Building & Rebuilding Better Athletes - Sports Physical Therapy & Performance Enhancement In Las Vegas, NV
Part 2: Needs Assessment - Not Always As Obvious As It Seems
What is a 'Needs Assessment?'
Simply defined, a Needs Assessment is:
"A systematic process for determining and addressing needs, or "gaps" between current conditions and desired conditions or "wants. The discrepancy between current condition and wanted condition must be measured to appropriately identify the need."
As you probably would have assumed from the name, this is an assessment of what one needs relative to a particular set of circumstances. Okay so what's the immediate take away from the above definition?
1. The process is systematic -- it is a planned assessment or evaluation that has a thought out process, and an idea of What you are going to measure, and How you are going to measure it.
2. Measurement is necessary and vital - you have to know what you have and how it functions to know what you don't have or still need, right? To say an athlete is fast or strong gives little meaningful information if we don't know what the context is. Fast or strong compared to who or in what circumstances?
3. Re-testing is also required - how do you know you've improved, met your goals, or still have work to do if you don't re-test?
The Needs Assessment is a multifaceted en-devour. It involves the athlete and coach communicating what their expectations and wants are, what they are looking to accomplish, and what their athletes need to be able to do on a regular basis. It also involves an evaluation of logistics - how often does the athlete have to train during the week, how much will be in-house and how much will be the athlete following the program off-site? What access does the athlete have to certain equipment, etc? What is the time line for the event we are programming and preparing for?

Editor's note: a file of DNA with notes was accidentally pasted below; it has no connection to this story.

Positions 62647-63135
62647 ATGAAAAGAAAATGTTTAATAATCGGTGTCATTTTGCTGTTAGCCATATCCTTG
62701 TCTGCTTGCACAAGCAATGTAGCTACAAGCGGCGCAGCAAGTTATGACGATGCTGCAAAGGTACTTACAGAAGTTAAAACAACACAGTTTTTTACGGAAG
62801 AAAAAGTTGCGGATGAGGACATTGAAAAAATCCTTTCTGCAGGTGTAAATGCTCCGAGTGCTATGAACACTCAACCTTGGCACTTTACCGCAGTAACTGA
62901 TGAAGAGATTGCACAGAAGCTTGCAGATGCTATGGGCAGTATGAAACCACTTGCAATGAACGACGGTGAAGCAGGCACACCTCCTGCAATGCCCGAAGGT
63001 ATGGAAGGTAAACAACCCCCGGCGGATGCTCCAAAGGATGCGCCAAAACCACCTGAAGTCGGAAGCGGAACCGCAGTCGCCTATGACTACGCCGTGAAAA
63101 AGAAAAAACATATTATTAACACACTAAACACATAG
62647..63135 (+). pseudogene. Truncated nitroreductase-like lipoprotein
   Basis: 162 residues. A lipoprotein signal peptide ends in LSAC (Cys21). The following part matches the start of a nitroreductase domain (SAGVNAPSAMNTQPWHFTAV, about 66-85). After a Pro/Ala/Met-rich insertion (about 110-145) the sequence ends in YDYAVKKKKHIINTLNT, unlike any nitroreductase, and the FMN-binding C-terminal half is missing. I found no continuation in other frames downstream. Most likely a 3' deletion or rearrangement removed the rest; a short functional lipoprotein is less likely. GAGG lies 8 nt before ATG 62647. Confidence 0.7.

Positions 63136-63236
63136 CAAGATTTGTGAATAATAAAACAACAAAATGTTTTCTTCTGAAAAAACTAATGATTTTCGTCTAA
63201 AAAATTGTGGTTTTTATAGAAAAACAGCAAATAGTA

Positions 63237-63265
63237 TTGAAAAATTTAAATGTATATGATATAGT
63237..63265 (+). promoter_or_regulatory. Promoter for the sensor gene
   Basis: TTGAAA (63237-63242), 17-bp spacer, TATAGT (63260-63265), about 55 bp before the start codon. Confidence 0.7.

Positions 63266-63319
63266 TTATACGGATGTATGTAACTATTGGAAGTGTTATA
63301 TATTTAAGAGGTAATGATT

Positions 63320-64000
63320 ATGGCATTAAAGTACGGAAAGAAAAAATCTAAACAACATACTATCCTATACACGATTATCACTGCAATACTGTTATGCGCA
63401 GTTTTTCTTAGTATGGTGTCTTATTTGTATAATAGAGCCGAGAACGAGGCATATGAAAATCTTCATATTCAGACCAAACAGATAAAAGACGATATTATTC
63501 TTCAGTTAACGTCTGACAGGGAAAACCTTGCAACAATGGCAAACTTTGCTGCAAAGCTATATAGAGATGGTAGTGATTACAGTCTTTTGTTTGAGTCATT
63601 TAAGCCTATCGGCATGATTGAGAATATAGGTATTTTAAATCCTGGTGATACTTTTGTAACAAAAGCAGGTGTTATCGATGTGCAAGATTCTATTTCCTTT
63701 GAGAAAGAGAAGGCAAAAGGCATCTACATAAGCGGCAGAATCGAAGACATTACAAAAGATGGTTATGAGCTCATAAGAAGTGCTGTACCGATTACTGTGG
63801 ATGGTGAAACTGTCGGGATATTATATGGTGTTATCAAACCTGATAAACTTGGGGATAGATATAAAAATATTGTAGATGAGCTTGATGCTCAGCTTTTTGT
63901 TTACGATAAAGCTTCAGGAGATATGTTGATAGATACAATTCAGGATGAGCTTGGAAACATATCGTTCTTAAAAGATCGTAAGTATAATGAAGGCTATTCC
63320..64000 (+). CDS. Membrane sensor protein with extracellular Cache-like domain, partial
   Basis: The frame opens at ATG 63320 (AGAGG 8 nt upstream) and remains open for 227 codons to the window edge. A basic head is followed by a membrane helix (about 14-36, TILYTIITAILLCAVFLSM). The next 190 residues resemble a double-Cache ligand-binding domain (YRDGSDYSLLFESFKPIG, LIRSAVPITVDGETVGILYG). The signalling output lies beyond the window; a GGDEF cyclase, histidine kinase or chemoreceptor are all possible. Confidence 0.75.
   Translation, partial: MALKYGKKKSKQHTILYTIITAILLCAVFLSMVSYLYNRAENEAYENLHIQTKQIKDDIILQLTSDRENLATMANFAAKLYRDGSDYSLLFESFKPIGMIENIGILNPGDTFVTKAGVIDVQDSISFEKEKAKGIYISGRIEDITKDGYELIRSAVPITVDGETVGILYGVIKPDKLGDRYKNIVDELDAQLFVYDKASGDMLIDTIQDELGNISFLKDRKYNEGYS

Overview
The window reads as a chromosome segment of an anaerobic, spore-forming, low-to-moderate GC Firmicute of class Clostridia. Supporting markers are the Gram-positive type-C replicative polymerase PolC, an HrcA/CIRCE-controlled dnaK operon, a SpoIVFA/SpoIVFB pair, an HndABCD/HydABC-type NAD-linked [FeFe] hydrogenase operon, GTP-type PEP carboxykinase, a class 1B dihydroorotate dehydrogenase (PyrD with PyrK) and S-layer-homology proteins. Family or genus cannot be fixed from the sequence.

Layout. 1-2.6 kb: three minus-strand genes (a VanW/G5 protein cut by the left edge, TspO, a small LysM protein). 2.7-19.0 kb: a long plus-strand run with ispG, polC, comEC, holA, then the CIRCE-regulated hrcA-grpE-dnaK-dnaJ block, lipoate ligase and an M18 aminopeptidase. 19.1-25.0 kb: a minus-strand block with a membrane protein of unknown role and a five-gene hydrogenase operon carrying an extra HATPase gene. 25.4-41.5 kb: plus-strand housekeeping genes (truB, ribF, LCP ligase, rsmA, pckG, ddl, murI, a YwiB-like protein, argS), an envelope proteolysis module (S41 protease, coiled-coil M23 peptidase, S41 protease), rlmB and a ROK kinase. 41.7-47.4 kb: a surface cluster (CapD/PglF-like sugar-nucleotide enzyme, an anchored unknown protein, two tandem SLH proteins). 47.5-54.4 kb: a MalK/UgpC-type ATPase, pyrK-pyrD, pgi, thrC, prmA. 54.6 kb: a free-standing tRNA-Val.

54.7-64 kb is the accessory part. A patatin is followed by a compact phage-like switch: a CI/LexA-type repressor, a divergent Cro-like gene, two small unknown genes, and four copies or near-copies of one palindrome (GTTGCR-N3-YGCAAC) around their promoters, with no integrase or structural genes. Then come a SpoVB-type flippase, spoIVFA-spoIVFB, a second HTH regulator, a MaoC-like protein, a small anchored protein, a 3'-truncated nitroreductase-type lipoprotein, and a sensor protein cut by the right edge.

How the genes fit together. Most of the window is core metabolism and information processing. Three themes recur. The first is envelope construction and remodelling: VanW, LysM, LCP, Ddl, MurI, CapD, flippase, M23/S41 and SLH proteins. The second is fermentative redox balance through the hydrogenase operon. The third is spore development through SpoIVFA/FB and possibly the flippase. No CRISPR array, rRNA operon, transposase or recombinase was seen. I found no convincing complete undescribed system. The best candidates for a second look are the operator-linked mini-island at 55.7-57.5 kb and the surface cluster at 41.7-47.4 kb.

Then there is the Athlete Evaluation part of this Needs Assessment. When we embark on programming and training for our athletes, it is important to have an evaluation process in place that is Comprehensive, Relevant, and Repeatable.
A. Comprehensive: The Athlete Evaluation should look to cover all bases and expose all holes. Depending on your background and scope of practice, this process may require multiple disciplines doing a part. To start, it should give us a picture of the health status of the athlete. Information on health history and injury history should be obtained. Appropriate systems screening should be performed. A more thorough orthopedic assessment should be performed if recent injury or surgery has been reported. Movement Screening can then be utilized to assess proficiency with baseline fundamental movements and identify provocation of pain or deficiencies that require addressing before loading the system. Lastly comes Performance Testing - the more 'sport specific' and 'fitness specific' testing.